How teams like Sofapaka can build a fan base

Sofapaka FC has captured the imagination of Kenyan public within a very short period. Known popularly as Batoto ba Mungu which means Children of God in Congolese Swahili (Kingwana), the club won the Presidents cup in 2007 while still in the lower divisions. They went on to win the national league in 2009. They won they supercup in 2009 and the FKF cup again in 2010.

In 2011, they reached the playoff round of the CAF confederations cup, after eliminating notable teams  like Aviacao of Angola, Ismaily of Egypt and Lupopo of Congo and came within a whisker of eliminating Club Africain of Tunisia.

Besides their impressive record, the team has also produced some of the best players to emerge from the Kenya football scene over the past few years. Players like Humphey Mieno and Bob Mugalia first made a name for themselves at Sofapaka, while others like Titus Mulama and Osborne Monday have also donned the club’s jersey.

Despite this enviable success, Sofapaka like most Kenyan teams often find themselves playing to sparse crowds. Case in point, a midweek match in May of 2012 pitting Sofapaka and Tusker was attended by 72 fans. Yet this was a top of the table clash that should have drawn thousands.

This is hardly surprising because Sofapaka has not made any efforts towards building a fan base.

Identify with a geopgraphical area

The easiest way to do this is to identify the club with a geographical area. In the 1970s, teams like Black Mamba and Hakati sportiff often played to packed houses at City stadium because they represented the Kaloleni/Makongeni area. Thus residents of this area identified closely with these teams and attended matches with devotion.

There are several areas which are ripe for a football team. Nairobi Eastlands area is a vast homogenous area with a population of close to 1 million. Sofapaka could identify itself as the team that represents Eastlands and change its name to Eastlanders or something along those lines.

The English premier league teams based in London typically represent sections of London. Thus most Arsenal fans are from North London. Chelsea fans are usually from central London and West Ham fans are paradoxically from East London. The rivalry between the various sections is partly what makes these fans very passionate about their teams.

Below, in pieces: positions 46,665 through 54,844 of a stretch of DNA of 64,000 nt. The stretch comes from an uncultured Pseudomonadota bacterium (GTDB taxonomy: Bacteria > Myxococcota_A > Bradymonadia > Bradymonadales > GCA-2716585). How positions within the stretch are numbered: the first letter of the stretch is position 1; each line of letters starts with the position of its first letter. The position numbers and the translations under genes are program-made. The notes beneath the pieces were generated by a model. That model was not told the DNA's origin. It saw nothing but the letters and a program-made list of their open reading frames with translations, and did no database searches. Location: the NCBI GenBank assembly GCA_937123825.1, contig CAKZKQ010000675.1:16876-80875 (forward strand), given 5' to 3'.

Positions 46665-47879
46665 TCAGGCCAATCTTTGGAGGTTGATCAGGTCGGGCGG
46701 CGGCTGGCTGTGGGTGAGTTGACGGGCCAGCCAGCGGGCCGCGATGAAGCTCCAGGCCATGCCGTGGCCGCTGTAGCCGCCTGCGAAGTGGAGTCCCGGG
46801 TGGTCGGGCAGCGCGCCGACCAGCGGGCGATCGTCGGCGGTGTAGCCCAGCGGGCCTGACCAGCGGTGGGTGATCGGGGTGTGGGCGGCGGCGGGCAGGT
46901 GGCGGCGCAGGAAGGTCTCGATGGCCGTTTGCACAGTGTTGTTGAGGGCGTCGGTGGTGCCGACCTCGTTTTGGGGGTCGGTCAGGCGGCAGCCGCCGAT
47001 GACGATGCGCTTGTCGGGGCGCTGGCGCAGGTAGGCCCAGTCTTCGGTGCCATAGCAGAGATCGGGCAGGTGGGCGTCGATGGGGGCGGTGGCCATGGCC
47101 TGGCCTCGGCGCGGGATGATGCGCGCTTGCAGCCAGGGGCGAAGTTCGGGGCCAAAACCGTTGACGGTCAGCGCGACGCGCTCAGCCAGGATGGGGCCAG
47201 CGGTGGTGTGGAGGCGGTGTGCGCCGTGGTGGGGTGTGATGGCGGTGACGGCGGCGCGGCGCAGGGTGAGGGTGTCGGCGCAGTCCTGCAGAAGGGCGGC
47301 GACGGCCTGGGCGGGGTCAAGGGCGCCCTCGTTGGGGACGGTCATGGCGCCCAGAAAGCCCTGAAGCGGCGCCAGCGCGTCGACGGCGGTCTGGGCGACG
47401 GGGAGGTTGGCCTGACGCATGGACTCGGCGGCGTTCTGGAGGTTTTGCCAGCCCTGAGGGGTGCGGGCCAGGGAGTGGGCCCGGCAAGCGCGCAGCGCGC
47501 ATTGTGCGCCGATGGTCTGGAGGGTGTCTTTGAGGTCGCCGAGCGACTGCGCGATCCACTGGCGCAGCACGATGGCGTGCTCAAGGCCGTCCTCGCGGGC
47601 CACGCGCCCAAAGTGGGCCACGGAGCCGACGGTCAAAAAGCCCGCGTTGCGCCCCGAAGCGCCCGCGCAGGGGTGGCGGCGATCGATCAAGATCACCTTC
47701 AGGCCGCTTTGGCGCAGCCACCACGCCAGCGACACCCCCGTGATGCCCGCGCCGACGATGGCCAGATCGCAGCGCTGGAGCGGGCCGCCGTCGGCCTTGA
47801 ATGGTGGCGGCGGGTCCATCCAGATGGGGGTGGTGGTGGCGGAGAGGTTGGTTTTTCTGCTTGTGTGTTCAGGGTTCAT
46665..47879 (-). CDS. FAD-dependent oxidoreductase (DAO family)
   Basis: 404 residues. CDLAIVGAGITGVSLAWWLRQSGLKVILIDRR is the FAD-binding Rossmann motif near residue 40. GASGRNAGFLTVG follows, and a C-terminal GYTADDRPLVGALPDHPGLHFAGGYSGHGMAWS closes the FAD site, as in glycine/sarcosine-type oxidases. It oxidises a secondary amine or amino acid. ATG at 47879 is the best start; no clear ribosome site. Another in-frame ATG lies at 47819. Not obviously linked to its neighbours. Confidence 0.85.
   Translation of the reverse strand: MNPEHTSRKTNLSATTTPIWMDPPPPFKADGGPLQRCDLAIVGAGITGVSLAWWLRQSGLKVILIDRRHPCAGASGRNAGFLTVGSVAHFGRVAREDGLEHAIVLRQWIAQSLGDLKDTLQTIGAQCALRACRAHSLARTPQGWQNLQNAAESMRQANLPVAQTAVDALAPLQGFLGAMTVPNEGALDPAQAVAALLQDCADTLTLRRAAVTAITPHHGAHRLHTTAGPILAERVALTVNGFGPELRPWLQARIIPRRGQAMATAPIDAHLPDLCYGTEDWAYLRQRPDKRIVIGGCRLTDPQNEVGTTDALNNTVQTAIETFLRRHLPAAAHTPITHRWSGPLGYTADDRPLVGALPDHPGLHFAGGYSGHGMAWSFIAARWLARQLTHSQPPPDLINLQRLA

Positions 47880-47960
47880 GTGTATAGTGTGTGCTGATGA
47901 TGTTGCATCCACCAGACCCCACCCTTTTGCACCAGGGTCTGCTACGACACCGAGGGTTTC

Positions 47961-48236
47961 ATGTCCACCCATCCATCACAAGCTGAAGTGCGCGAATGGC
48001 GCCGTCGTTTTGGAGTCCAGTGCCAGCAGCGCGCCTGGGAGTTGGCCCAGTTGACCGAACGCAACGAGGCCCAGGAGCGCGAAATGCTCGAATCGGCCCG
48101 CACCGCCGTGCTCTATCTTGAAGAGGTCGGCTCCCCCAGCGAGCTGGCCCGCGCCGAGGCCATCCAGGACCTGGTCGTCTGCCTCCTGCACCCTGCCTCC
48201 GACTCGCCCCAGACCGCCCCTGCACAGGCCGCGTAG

How about Mombasa ?

Fans in Kenya’s second largest towns are very passionate about football. Far more passionate than their Nairobi counterparts. Each time a Mombasa team qualifies for the league, a group of committed fans coalesces around it. Such has been the case with teams like Congo Boys and Bandari which despite performing poorly in the league, quickly built a band of committed fans.

The last time Mombasa had a good team was in the 1970s when Mwenge finished 3rd in the league. Since then Coastal fans have been starved of success yet they still attend matches with devotion. Should Sofapaka move to Mombasa and change their name to something like Coast United or Mombasa stars, they will quickly create a fan base.

Why build a fan base ?

Having a decent fan base helps the club generate revenue via gate receipts, merchandize sales and other revenue streams.

Without having a group of committed passionate fans who feel a sense of connection and loyalty to the team, Sofapaka has no chance of drawing crowds.

And without a fan base, the club has no future:  Clubs that are owned by inidviduals typically cease to exist when the owner looses interest or goes broke. On the other hand a team with a significant fan base is less likely to be disbanded. Case in point: When Gor Mahia and AFC were facing hard times and even relegation during the early part of this millenium, they still survived because the committed fan base still wanted them to survive.

 It is good for the league

Community teams i.e those that draw their fans from a certain geographical area are more likely to draw large  crowds, large television audiences and thus generate more revenue for the league via sponsorship.

The local Kenyan league was at the height of its popularity in the 1960s and 70s. This was the heyday of community teams like Nakuru All Stars, Kisumu Hotstars, Feisal of Mombasa, Luo Union, Maragoli FC, Abalauhya and Gor Manhia. The rivarly between these teams and the large fan bases they had ensured the league was healthy.

Author: shabik